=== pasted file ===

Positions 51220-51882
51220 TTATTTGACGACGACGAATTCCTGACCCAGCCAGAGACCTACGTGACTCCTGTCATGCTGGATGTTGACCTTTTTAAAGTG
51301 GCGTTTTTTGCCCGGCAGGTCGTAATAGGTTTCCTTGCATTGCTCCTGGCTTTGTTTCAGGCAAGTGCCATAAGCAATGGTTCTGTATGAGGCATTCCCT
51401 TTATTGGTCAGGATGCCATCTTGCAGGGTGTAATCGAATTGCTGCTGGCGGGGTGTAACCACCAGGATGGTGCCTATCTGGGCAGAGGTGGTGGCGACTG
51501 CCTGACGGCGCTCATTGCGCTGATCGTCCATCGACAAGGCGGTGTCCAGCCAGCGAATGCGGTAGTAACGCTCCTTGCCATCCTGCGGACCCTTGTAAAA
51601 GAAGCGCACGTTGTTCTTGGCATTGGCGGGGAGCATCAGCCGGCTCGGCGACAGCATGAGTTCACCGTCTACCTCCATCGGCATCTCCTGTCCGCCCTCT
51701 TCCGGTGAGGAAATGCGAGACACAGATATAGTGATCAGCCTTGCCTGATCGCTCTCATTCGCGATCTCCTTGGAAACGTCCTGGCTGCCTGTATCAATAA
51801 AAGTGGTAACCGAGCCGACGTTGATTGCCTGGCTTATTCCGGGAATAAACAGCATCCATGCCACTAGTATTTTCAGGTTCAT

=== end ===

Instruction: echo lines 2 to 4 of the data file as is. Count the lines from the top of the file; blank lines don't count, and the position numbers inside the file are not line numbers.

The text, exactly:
51220 TTATTTGACGACGACGAATTCCTGACCCAGCCAGAGACCTACGTGACTCCTGTCATGCTGGATGTTGACCTTTTTAAAGTG
51301 GCGTTTTTTGCCCGGCAGGTCGTAATAGGTTTCCTTGCATTGCTCCTGGCTTTGTTTCAGGCAAGTGCCATAAGCAATGGTTCTGTATGAGGCATTCCCT
51401 TTATTGGTCAGGATGCCATCTTGCAGGGTGTAATCGAATTGCTGCTGGCGGGGTGTAACCACCAGGATGGTGCCTATCTGGGCAGAGGTGGTGGCGACTG